There are a lot of advantages to filing – or attempting to negotiate now – even though the markets are down, and even though the courts are closed.
What are those advantages? So glad you asked. I’ll enumerate them for you.
1. If you file now, you get in line ahead of the people who are going to wait until after the courts reopen to file.
The courts are closed, but they’re still accepting filings. The cases that were scheduled are going to be continued, and the people who are filing now are going to be looking for dates. The people who wait to file? Well, they’ll have to wait.
How long? Who knows? But let’s just say that a typical back up at the court is 6 or more months, especially for longer hearings. Though you may be able to get a pendente lite hearing, you won’t be able to set a trial for awhile, and the longer you wait to file, the longer you’ll wait for a hearing.
2. We have all the tools we need to get your case settled.
We don’t need the court to do everything! So, that’s great. We have all the tools we need (you know, like WiFi, and the ability to schedule settlement conferences) to work towards that separation agreement.
We’re settling a lot of things lately (probably out of necessity, because we can’t get into court), and we’re seeing really good results. Hey, things often work out better when we don’t spend tons of money on fees to go to court!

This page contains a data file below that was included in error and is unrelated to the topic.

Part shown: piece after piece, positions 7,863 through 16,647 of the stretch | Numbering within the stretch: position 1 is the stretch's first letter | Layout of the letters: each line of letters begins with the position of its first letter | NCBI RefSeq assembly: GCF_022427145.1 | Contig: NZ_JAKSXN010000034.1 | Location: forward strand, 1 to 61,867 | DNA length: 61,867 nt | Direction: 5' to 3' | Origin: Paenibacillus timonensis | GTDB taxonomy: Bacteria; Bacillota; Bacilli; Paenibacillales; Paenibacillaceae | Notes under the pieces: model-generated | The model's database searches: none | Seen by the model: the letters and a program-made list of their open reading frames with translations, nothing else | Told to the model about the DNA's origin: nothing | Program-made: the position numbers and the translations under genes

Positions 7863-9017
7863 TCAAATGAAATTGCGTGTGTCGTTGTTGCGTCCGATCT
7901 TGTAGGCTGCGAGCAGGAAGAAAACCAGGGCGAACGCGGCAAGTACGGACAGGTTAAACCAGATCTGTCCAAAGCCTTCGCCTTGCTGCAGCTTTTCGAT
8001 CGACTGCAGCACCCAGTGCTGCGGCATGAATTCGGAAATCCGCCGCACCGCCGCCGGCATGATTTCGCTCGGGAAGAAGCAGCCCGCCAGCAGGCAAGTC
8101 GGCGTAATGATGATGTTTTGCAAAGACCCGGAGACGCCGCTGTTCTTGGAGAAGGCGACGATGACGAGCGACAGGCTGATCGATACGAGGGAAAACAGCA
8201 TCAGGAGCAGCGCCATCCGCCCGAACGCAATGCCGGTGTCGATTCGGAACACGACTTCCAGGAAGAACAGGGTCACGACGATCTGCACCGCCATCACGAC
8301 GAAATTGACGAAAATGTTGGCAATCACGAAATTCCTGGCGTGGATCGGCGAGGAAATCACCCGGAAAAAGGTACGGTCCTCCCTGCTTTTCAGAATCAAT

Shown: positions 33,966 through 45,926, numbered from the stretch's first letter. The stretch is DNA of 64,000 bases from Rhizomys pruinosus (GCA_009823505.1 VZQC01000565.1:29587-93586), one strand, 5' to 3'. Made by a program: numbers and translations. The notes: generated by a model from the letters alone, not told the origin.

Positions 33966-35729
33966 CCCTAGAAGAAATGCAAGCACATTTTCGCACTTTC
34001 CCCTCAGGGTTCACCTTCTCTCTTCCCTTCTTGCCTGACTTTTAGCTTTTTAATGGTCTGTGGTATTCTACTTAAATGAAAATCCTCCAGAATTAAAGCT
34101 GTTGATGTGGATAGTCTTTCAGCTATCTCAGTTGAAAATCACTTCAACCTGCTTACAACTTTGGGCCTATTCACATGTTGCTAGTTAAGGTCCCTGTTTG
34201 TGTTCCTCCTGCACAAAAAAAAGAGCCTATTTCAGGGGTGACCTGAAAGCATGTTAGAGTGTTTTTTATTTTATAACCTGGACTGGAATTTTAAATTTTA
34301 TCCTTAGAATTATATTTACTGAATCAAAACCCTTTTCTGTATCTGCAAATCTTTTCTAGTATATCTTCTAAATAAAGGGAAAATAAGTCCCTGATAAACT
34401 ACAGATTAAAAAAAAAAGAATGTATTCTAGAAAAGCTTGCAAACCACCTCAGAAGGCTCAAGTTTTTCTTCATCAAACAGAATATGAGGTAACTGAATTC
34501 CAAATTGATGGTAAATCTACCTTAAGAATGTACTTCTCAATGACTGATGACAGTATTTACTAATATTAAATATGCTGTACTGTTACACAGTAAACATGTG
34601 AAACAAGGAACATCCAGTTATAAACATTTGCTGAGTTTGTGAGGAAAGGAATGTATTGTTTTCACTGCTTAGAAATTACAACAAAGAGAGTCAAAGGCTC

If you can’t reach a compromise on your own, that’s okay. That’s what things like settlement conferences are for. The judges who run settlement conferences are experiencing the same things we are, and, since no one is in court, they have plenty of time for alternative dispute resolution (or ADR, in lawyer speak).
Look, it’s not an easy time for anyone. And no one can really tell you what the future will bring. Will things be better, or worse, six months or a year from now? I really don’t know. All I can say is that, if it’s over, and you’re ready to move forward, that’s not a bad decision. It may not be bad to wait, either. It’s so hard to say. I don’t think market conditions, though, should be a determining force either way. Sure, your accounts are down, and there’s less to divide, but your money is still in the market, and it’ll go up, later, when things are better. You’re dividing your money, so there’ll be less later to appreciate, but what can you do? Recessions happen.
If you have specific questions or want to calculate the cost of dividing accounts (versus leaving them in tact), maybe you should reach out to a financial professional. But, sometimes, there’s no cost worth paying to stay, and there’s certainly no award for making an unsuccessful, unhappy, or unfulfilling marriage last longer. And, of course, it probably goes without saying, but if you’re in an unsafe position, there’s no price worth the peace of mind of knowing you and your children are in a safer position.
For more information or to talk to one of our licensed and experienced divorce attorneys, give our office a call at 757-425-5200.